In summer 2013, Carolina-raised hard rock band Valient Thorr released its fifth album, “Our Own Masters.” The Observer put the infamously denim-clad, bearded group on the cover of CLT, championing it as the best metal band you hadn’t heard.
Due to the reception for the band’s previous album “The Stranger,” relentless touring, and tours opening for hard rock heavyweight Motorhead, anticipation was high that the album might bring Valient Thorr a larger audience.
However, on stage at Tremont that same week, frontman Valient Himself told the audience that they might want to grab a copy of the record that night, because he didn’t know when or if it would be repressed.
Later at the bar, he explained that Volcom Entertainment, the label that released five of the band’s albums, was folding its traditional record label and that the album would probably not see much of a push.
While the news left Valient Thorr in a state of limbo, it came at a time when things were starting to change for the band members personally.
“It was crazy,” shares frontman Valient Himself (aka Herbie Abernathy, who was raised in Lincolnton, although the band’s origin is the planet Venus). “Shortly thereafter, my father (to whom he donated a kidney) passed away, two of the other guys were expecting babies and one was getting married. It became like a big break for us for about 14 months.”
The group, which plays Snug Harbor Saturday, continued to tour with Valient Himself and Eidan Thorr determined to keep going despite the departure of three longtime members.
Their persistence paid off. The group recently signed with Austria’s Napalm Records and have completed recording its next album at guitarist Eidan Thorr’s newly built, Wilmington-based Palm Reader Recordings.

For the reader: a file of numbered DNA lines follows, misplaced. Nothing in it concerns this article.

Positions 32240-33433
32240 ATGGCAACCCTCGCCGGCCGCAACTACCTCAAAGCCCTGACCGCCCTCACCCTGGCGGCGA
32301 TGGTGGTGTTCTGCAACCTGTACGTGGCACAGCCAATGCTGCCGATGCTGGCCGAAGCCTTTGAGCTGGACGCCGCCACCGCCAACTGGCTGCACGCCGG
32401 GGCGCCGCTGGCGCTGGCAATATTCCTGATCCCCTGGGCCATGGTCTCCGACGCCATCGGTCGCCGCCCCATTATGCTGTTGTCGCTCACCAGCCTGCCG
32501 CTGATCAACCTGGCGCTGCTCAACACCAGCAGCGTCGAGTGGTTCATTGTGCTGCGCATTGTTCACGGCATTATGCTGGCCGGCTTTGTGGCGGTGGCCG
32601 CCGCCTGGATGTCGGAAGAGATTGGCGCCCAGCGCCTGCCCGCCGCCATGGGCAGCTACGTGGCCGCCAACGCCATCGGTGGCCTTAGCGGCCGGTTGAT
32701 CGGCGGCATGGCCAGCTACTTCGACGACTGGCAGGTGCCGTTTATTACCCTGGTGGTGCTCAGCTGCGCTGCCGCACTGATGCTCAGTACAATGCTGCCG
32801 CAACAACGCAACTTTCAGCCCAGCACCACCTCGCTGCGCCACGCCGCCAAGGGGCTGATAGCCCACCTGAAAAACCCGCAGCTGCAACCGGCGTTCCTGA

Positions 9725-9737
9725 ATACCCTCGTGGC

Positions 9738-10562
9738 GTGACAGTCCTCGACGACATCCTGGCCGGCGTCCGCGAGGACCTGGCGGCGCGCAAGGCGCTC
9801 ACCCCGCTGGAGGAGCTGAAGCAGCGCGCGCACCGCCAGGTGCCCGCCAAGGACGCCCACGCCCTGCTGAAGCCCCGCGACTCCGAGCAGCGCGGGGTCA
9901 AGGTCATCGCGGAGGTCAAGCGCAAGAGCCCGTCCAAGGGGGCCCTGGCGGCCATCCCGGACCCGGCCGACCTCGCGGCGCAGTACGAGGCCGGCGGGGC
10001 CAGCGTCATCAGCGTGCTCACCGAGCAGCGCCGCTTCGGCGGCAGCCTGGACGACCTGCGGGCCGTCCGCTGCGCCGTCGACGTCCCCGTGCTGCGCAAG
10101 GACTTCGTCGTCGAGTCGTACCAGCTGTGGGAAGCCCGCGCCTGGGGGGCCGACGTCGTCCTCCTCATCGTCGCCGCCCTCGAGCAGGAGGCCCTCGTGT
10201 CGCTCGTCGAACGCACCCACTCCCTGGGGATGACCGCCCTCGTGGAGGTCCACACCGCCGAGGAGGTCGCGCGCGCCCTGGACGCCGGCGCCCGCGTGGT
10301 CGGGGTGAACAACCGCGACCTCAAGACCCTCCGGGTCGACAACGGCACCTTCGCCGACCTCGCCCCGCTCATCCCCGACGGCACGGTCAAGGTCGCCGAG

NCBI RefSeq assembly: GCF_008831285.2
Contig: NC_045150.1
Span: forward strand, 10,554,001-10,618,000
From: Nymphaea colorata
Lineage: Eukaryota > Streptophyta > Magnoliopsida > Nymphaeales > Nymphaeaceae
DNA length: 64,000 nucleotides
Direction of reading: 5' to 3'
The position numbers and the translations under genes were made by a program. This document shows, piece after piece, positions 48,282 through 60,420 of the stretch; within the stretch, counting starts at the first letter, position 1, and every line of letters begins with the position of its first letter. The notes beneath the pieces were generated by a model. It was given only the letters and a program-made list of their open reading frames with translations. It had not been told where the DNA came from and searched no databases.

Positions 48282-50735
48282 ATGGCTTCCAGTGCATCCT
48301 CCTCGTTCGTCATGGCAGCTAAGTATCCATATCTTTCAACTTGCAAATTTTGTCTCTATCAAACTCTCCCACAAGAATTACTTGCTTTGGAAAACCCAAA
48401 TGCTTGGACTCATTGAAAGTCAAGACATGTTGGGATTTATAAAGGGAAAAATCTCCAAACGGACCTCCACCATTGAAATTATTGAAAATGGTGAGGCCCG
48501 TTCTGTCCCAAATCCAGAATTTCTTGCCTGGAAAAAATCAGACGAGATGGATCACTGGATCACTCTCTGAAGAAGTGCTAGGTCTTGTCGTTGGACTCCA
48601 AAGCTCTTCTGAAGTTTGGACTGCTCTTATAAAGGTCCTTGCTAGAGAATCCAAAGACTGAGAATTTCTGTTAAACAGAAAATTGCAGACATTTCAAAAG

Working with Napalm Records, a subsidiary of Warner Bros. in the U.S., is a new experience. When the group finished the record in February it expected it to be out within a few months, but evidently there’s more to the roll-out than the group was accustomed to.
“Volcom was like a vanity label for a clothing label. We did five albums and I don’t know if we had any dealings with a (real) label. (With the new album) the artwork had to go back. We’re looking at radio edits and recording Japan-only tracks (for the Japanese release).
“It’s so ‘man behind the current.’ It’s so weird to be working with people so far away, but bigger things are promised. Look at the Sword or Huntress, or W.A.S.P. or these old-school dudes that do it. American bands that work through (Napalm), they’ve had great experiences,” he continues.
As for the music? “The songs are awesome,” he says. “They’re different from before. In the past we’ve only traded a guitar. With a new rhythm section, there’s a different groove to it.”
When: 10:30 p.m. Saturday.
Where: Snug Harbor, 1228 Gordon St.
Details: 704-561-1781; www.snugrock.com.